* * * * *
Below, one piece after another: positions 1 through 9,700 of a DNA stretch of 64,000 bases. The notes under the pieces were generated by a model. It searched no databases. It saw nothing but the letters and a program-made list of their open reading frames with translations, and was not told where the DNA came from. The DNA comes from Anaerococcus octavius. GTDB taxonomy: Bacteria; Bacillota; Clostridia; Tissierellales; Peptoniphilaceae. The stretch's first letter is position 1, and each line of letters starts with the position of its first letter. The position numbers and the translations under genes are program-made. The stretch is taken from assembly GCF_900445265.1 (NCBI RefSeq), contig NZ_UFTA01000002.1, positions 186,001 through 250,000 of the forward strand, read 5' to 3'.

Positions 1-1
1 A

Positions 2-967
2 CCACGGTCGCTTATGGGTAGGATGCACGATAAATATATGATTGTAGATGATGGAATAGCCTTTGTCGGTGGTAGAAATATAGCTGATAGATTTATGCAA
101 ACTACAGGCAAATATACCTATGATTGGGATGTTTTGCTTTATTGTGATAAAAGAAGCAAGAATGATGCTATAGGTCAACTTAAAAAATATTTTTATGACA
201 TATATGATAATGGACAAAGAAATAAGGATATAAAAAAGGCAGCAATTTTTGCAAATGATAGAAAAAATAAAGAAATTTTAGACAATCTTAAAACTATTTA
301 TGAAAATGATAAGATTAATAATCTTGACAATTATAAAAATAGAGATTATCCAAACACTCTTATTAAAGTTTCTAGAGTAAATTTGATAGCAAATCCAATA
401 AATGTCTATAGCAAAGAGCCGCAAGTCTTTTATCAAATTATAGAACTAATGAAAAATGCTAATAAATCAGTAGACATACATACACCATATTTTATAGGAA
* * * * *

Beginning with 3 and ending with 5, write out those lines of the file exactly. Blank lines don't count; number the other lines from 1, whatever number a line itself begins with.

1 A

Positions 2-967
2 CCACGGTCGCTTATGGGTAGGATGCACGATAAATATATGATTGTAGATGATGGAATAGCCTTTGTCGGTGGTAGAAATATAGCTGATAGATTTATGCAA